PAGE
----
Sunday, October 3, 2010

Jim, Part II

Jim came into the store today.

After taking a break from Jamba Juice over the summer, I’m back once again. Back to the world of blenders, frozen fruit, fresh OJ, sticky shoes and sore hands. It feels like old times again; many of my friends still work there, the smoothies are the same, and my customers get excited when they see me again.

I had missed Jim over the summer and, when I’d drive down Fulton Ave and see him slowly trudging along the sidewalk, I’d worry about him. How was he? Were they making his coffee like he liked it? And more importantly, where was he sleeping? Was he hungry? Was he okay?

I was the pre-closer today, and as I scrubbed on the orange juice machine, I heard the door open and I suddenly smelled Jim. Turning around, juice-filled rag dripping in my hand, I found Jim wearing new faux-aviator glasses he had found. “Someone left them on a table”, he said, pointing outside. “I waited for a couple hours, but I think they look better on me...so I’m borrowing them.”
You look dashing”, I replied.

Jim was wearing the same clothes he had worn the day I left, back in June. They were a bit more tattered now, with new stains and holes in the knees. He wanted a coffee, but he only had a dollar. “I’m not sure why I’m here”, he mumbled, “I only have a dollar....”, and he turned to leave, embarrassment rising beneath his scruffy beard.
I rang him up for free. Not sure how I’ll explain that one to my manager yet, but I’ll come up with something. His eyes watered and he smiled. “I missed you”, he whispered.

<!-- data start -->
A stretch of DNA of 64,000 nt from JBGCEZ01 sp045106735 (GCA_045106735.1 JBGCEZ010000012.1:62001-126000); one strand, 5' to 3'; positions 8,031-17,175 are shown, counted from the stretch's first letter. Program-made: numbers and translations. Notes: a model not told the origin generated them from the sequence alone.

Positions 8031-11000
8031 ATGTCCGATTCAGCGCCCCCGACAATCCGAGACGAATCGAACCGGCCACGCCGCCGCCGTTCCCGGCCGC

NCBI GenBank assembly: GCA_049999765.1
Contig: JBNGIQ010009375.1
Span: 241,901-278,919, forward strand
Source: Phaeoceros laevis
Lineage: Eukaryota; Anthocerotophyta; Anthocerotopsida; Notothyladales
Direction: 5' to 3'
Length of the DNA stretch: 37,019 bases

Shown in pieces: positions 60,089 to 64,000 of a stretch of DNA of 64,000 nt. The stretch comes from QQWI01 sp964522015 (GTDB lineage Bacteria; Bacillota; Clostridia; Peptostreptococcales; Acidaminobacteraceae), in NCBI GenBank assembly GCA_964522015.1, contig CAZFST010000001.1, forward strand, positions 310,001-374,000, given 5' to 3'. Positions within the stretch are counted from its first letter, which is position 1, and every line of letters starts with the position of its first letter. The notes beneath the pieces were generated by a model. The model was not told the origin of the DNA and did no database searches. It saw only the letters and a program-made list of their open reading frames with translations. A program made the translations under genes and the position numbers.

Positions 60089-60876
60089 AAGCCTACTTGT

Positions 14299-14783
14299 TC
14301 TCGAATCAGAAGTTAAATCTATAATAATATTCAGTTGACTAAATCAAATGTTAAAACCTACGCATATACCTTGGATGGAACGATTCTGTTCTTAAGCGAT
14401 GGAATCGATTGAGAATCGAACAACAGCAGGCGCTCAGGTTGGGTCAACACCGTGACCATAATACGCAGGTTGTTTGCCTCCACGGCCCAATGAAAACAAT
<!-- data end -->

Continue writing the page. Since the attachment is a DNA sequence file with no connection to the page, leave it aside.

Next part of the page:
There were other customers to serve, smoothies to be made, and a manager to dodge, so I had to leave him with his coffee. Some fifteen minutes or so later, as he wiped down his corner of the bench and thew away his cup, he waved me over. As I approached, he struggled to pull something out of his patchy leather wallet. A photograph. Dirty, wrinkled fingers held out a picture of a chubby baby laughing, blond curls playing ‘round his ears. “He’s my grandson”, Jim beamed at me. “I’ve never met him. I had an ugly divorce when his dad was 16...I haven’t been allowed to talk to my son since. I don’t know how old the baby is now...or where they live. But this is him. He’s my grandson.”

--
Jim’s visit made me realize two very different things.
First, if someday, when I’m a doctor, I can do something for a patient to earn the kind of smile Jim smiled at me today, all those medical school loans will be worth it. Every single cent just for that smile.
Second, I realized how incredibly fortunate and blessed I am. I have a family who loves me, a place to go home to, a snack to eat before bed, clothes to change into, a toothbrush and a comb.
Life is so hard for many, many people...including Jim. I am so incredibly loved and blessed. God truly does have me in the palm of His hands.

4 comments:

Anonymous said...

Made me cry; poor Jim. Glad you could show him some kindness.

ALEX said...

Si, a veces no nos damos cuenta de que otras personas viven o mejor dicho, malviven dia a dia y lo que a nosotros no nos cuesta nada valorar, como es tener agua corriente, una ducha, un cepillo de dientes o un plato de comida caliente en la mesa a otras personas le falta todo eso.
Debemos dar gracias a Dios por lo que tenemos.